Overwintering annual geraniums is very simple but timing is important. Oftentimes carry-over geraniums are thought of as the last task of the spring season when actually they are the first task of the new season.
Marking a calendar schedule would be a great help.
Annual geraniums can be overwintered successfully in a paper bag or cardboard box.
- Dig up the geraniums in the fall before a hard freeze sets in. Remove most of the clinging soil but do not rinse or wash roots.
- Leave the bare plants to dry in a shady, dry spot for a few days to dry out a bit. This helps to avoid mold or mildew during storage.
- Check the plants for any deceased or weak stems, and discard any dying or discolored leaves. Keep only the most healthy plants.
- Put the plants root side up in a paper grocery shopping bag or cardboard box. Two plants per bag fit nicely. Fold over tops but do not seal shut with tape. Upside down gives the roots more air circulation.
- Store in a cool dry place at 40-50 degrees away from heat and light.
- Check every month or so for mold and remove any fallen dry leaves from the bag or box. Stems should be firm: any shriveled, dried-out stems should be removed and discarded.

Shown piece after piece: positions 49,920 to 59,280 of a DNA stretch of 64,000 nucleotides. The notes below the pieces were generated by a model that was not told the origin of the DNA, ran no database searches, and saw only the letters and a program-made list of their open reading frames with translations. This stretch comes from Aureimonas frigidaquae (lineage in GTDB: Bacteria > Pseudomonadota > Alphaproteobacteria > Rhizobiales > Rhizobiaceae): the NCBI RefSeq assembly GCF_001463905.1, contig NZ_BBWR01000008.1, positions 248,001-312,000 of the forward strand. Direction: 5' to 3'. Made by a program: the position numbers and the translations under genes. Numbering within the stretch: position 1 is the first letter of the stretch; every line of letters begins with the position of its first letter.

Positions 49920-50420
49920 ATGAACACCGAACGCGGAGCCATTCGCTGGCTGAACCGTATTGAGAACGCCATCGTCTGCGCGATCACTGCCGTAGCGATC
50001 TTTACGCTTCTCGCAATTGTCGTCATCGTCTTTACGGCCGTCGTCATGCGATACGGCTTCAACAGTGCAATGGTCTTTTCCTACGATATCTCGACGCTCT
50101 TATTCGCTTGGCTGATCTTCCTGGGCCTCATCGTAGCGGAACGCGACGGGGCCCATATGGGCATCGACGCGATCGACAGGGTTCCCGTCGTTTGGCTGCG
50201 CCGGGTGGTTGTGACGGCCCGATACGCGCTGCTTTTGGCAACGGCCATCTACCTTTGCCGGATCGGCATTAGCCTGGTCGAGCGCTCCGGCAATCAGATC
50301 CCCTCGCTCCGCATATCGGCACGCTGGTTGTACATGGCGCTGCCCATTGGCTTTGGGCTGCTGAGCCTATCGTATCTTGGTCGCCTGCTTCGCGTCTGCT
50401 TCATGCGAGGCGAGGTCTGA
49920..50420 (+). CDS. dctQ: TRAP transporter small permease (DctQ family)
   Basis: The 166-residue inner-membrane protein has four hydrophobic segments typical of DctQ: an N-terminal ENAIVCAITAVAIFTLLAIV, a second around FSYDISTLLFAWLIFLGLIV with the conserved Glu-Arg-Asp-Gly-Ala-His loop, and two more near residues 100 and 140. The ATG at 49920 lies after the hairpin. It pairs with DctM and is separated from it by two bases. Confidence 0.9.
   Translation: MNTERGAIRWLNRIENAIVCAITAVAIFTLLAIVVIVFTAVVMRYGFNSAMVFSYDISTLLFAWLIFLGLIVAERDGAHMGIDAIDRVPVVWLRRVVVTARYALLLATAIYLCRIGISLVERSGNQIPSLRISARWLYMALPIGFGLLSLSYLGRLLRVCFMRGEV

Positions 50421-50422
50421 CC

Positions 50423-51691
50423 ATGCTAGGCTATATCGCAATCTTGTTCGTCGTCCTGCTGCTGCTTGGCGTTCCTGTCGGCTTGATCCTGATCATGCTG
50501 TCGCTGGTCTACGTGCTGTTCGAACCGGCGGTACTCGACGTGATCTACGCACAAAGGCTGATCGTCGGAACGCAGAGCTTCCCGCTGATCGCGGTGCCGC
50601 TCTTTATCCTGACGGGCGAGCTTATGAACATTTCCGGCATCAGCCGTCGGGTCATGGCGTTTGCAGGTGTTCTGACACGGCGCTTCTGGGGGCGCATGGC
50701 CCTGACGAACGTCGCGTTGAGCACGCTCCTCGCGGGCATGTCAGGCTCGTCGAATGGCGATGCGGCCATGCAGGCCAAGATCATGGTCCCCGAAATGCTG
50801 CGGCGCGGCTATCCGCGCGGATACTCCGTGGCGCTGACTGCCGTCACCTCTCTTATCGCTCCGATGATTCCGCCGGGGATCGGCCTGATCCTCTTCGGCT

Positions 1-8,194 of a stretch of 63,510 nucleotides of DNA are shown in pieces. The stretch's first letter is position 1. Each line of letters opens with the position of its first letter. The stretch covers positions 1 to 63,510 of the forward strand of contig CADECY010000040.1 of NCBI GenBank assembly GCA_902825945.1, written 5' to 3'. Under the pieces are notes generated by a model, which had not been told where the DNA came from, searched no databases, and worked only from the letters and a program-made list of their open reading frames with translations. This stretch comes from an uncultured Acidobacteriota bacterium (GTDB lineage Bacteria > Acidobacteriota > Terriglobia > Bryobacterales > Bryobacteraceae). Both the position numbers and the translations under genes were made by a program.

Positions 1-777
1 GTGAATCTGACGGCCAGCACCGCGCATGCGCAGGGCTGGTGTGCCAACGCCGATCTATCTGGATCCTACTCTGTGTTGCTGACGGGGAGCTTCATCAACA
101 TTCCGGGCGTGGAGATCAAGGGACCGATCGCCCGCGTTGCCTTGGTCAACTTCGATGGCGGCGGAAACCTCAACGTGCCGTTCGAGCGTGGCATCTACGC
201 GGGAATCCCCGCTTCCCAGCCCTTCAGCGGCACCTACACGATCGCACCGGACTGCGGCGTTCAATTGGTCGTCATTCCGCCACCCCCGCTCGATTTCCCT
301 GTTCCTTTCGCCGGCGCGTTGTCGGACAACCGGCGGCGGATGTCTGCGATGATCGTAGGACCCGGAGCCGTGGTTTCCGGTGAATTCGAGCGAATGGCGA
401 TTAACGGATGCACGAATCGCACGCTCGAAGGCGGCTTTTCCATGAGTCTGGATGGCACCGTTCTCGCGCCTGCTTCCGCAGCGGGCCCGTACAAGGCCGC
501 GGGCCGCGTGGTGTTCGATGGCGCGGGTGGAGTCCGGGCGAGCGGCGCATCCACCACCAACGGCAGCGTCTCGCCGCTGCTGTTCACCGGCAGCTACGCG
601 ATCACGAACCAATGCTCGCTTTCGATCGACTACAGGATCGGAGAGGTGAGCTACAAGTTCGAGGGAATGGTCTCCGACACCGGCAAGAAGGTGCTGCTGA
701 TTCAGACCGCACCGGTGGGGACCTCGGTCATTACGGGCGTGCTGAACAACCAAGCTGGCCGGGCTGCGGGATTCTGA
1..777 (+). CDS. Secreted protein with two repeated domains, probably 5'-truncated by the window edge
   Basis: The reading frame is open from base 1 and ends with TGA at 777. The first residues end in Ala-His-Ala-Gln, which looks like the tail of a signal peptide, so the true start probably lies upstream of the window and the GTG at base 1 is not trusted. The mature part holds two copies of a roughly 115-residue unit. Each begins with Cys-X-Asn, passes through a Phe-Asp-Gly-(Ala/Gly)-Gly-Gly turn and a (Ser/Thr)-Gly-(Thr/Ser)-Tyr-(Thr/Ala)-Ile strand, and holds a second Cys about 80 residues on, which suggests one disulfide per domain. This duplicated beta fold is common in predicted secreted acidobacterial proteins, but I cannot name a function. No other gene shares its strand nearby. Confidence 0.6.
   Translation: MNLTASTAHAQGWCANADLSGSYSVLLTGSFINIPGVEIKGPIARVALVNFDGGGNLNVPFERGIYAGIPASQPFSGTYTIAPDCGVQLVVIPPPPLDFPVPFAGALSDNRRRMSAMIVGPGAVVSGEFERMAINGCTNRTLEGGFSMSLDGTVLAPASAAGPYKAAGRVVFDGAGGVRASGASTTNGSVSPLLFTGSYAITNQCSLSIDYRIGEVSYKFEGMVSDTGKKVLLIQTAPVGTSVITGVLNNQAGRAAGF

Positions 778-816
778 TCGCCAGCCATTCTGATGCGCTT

6-8 weeks before the last average frost date bring the plants out of storage.
- Snip off any extra long roots and cut the stems back to the healthy green growth.
- Fill a fresh, clean planting container with a pre moistened potting mix.
- Tuck the stems into the soil so 2 leaf nodes are covered by soil. That’s where the new roots will emerge.
- Place the pot near a sunny window and in about 7-14 days new growth will emerge. Water sparingly: geraniums like soil more on the dry side along with bright light.
- In about 4-6 weeks you will have a strong little plant ready for the outside after the fear of frost has passed.
- Watch for buds to form and then flower.
Blog written by Mary Ellen Murphy